The Rewards Card
Everyone wants a rewards card. That’s why so many credit card companies offer one. Because people like the feeling of being rewarded. And God Himself will be handing them out. In Revelation 22:12 we read, “Look, I am coming soon! My reward is with me, and I will give to each person according to what they have done.” So as parents, we should not hold back rewards, or as I often call them—privileges—for good behavior.
The consequences that you mete out for breaking the rules of the home should always be balanced with positive reinforcement. Rewards for positive behavior include things like video games, new tech toys, dinners out, vacations, clothes, parties, use of the car, and other things that motivate your teen. Give out rewards when your child shows responsibility, maturity, and positive changes.
And no, this is not bribery! While rewards and bribery may seem like identical twins, there are at least two main factors that separate them: (1) Rewards are earned for good behavior, while bribes are offered to avoid or stop bad behavior. Who hasn’t been in a supermarket or other public place and heard a desperate and embarrassed young mom say to her tantrum-throwing youngster: “Now Suzie, if you stop kicking that nice man in the shin, I’ll take you to get some ice cream!” (3) Rewards are thought out … bribery occurs under duress. Usually an act of bribery happens in the middle of a situation in which your teen has seemingly sprouted horns and a tail. It’s an act of desperation, rather than affirmation.
Rewards can be set up in advance (such as a shopping outing or a weekend adventure might be an established reward for getting good grades) or bestowed on your teen as a surprise for doing a great job at home, at school, in church service, or for a sports accomplishment. Think of rewards the way you think of getting a paycheck or a bonus at work. You’re not being bribed to do a good job by getting paid, but it certainly is a good incentive to show up everyday!
Not Just a Matter of Gray Matter
Interestingly, even neuroscience has proven that rewards can help alter behavior in teens. A recent study of teen brains vs. adult brains revealed that compared with adults, teens tended to make less use of brain regions that monitor performance, spot errors, plan, and stay focused and—no surprise here—control impulses. Now here’s the silver lining: Scientists learned that if offered an extra reward, teens showed they could push those regions of the brain to work harder, improving their scores. Conclusion: Teens don’t have to be victims of their slowly developing grey matter, and you, as parents, can help them along with appropriate rules, rewards and repercussions.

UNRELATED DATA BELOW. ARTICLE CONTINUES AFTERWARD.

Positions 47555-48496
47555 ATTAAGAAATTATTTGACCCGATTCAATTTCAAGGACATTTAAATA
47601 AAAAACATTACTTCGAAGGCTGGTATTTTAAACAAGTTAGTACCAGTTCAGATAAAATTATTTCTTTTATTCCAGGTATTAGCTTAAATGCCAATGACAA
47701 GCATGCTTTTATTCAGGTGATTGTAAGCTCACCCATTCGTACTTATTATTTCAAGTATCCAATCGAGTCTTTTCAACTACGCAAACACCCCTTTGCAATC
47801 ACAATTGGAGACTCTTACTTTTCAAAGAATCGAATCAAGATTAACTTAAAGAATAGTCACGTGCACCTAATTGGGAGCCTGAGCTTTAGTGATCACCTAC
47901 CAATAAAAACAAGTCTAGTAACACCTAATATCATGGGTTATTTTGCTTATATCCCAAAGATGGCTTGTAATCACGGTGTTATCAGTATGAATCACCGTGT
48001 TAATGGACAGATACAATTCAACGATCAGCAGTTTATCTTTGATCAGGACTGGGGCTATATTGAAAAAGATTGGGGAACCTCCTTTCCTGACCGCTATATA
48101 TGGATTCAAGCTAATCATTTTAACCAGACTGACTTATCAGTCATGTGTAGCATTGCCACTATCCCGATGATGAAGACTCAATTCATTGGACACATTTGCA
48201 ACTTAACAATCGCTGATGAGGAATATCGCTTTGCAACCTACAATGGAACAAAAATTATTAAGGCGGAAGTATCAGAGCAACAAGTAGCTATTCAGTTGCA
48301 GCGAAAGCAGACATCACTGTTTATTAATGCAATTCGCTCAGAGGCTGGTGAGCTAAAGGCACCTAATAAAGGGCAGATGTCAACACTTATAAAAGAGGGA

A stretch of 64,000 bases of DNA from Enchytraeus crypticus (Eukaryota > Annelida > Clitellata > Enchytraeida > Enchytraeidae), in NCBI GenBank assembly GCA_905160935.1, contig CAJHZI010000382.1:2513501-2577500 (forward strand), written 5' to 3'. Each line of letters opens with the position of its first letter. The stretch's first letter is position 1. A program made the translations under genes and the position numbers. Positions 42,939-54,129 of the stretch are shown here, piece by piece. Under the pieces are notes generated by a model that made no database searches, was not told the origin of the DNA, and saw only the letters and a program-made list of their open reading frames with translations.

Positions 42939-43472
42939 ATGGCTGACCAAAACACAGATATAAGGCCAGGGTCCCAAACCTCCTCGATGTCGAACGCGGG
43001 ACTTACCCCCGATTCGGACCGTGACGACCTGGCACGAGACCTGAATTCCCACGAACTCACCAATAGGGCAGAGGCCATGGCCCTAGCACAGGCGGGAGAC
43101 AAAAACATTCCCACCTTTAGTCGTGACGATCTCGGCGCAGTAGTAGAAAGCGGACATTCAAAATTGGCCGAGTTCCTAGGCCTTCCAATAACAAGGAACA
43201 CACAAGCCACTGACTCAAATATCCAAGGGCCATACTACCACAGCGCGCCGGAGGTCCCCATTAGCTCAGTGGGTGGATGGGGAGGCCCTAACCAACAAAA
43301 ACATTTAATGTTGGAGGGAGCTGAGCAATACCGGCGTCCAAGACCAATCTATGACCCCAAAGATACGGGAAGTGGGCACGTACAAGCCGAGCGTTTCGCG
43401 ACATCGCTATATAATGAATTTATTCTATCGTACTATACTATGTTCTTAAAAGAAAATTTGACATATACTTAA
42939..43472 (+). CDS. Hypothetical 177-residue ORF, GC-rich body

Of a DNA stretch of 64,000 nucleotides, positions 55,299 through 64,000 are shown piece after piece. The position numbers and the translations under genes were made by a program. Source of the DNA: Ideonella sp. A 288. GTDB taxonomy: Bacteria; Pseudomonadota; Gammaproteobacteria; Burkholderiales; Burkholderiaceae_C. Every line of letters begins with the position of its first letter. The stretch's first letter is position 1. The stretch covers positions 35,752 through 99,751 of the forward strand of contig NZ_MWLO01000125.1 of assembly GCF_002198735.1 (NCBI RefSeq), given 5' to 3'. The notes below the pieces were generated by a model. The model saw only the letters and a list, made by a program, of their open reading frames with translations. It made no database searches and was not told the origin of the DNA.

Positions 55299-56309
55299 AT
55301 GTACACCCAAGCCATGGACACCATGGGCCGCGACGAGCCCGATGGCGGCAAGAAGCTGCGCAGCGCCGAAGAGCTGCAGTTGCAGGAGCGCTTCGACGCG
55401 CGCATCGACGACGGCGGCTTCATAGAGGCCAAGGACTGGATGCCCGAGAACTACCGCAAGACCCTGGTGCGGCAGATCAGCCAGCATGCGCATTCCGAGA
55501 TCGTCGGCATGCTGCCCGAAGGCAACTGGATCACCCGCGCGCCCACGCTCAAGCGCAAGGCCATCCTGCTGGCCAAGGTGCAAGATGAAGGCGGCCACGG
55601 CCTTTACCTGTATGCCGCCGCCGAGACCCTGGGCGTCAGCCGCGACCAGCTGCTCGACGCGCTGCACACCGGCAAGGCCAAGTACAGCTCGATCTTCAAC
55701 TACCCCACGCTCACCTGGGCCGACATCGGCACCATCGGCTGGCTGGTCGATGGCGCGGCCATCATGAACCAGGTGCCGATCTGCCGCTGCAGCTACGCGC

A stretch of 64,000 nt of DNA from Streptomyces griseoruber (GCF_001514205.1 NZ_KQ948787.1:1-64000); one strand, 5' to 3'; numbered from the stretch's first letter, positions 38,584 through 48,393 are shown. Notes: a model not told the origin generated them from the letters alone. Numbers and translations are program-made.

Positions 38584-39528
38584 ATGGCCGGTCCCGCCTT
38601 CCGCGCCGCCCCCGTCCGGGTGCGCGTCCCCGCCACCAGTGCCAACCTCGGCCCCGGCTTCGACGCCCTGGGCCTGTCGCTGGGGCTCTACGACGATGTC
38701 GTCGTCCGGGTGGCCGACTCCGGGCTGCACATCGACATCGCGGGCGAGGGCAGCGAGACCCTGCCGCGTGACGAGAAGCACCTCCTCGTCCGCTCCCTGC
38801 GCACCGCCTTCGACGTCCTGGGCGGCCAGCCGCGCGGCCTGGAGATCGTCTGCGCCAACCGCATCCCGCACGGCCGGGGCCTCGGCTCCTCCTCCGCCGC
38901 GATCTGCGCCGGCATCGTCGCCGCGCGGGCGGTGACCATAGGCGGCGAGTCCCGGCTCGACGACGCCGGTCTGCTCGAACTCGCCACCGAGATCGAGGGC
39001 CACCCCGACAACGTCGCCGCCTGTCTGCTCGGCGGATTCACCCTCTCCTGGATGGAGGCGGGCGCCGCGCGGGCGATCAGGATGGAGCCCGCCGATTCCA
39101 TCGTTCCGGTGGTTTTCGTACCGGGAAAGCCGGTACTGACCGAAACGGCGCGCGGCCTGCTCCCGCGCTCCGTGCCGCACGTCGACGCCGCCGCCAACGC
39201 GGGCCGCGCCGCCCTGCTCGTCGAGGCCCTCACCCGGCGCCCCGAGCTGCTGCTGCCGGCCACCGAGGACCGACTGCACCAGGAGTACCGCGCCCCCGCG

Blessed be the Tie That Binds
Finally, be aware that rules, consequences, and privileges only work if you use them together. Think of them as three separate but overlapping circles that bind together. The intersection where these principles meet is the place your teen will thrive and mature the most. Rules need consequences. Rules also need privileges. Cover them all with unconditional love and grace, and you will create an atmosphere in which your teen can flourish.
ABOUT THE AUTHOR
Mark Gregston is an author, speaker, radio host, and the founder and director of Heartlight, a residential counseling center for struggling teens located in Longview, Texas. He has been married to his wife, Jan, for 39 years, has two kids, and four grandkids. He lives in Longview, Texas, with the Heartlight staff, 60 high school kids, 25 horses, his dog, Stitch, two llamas, and a prized donkey named Toy. His past involvement as a youth pastor, Young Life area director, and living with more than 2,500 teens has prepared Mark to share his insights and wisdom about parenting pre-teens and adolescents.
You can find out more about Heartlight at www.HeartlightMinistries.org. You can also call Heartlight directly at (903) 668-2173.
For more information and helpful resources for moms and dads, check out our Parenting Today’s Teens website at www.ParentingTodaysTeens.org. It’s filled with ideas and tools to help you become a more effective parent. There you will also find a station near you where you can listen to the Parenting Today’s Teens radio broadcast, or download the podcast of the most recent programs.